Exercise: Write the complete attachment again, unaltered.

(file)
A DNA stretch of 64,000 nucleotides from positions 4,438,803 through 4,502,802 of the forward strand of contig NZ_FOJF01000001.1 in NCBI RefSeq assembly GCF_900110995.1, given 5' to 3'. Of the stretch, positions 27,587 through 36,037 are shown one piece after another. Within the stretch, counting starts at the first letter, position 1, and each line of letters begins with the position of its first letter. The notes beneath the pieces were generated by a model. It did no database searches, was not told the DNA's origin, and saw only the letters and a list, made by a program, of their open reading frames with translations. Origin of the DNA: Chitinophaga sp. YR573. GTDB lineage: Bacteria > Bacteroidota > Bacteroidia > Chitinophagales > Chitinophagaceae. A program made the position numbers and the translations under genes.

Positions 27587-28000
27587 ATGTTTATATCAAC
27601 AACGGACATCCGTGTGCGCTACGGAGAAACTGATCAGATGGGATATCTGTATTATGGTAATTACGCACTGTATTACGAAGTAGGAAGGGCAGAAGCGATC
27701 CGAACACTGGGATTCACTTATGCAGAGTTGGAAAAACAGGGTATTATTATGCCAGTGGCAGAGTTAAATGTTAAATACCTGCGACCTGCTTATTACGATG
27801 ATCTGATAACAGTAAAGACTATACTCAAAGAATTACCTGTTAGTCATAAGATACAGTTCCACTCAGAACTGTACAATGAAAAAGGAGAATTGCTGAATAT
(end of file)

A DNA stretch of 64,000 nucleotides from positions 4,438,803 through 4,502,802 of the forward strand of contig NZ_FOJF01000001.1 in NCBI RefSeq assembly GCF_900110995.1, given 5' to 3'. Of the stretch, positions 27,587 through 36,037 are shown one piece after another. Within the stretch, counting starts at the first letter, position 1, and each line of letters begins with the position of its first letter. The notes beneath the pieces were generated by a model. It did no database searches, was not told the DNA's origin, and saw only the letters and a list, made by a program, of their open reading frames with translations. Origin of the DNA: Chitinophaga sp. YR573. GTDB lineage: Bacteria > Bacteroidota > Bacteroidia > Chitinophagales > Chitinophagaceae. A program made the position numbers and the translations under genes.

Positions 27587-28000
27587 ATGTTTATATCAAC
27601 AACGGACATCCGTGTGCGCTACGGAGAAACTGATCAGATGGGATATCTGTATTATGGTAATTACGCACTGTATTACGAAGTAGGAAGGGCAGAAGCGATC
27701 CGAACACTGGGATTCACTTATGCAGAGTTGGAAAAACAGGGTATTATTATGCCAGTGGCAGAGTTAAATGTTAAATACCTGCGACCTGCTTATTACGATG
27801 ATCTGATAACAGTAAAGACTATACTCAAAGAATTACCTGTTAGTCATAAGATACAGTTCCACTCAGAACTGTACAATGAAAAAGGAGAATTGCTGAATAT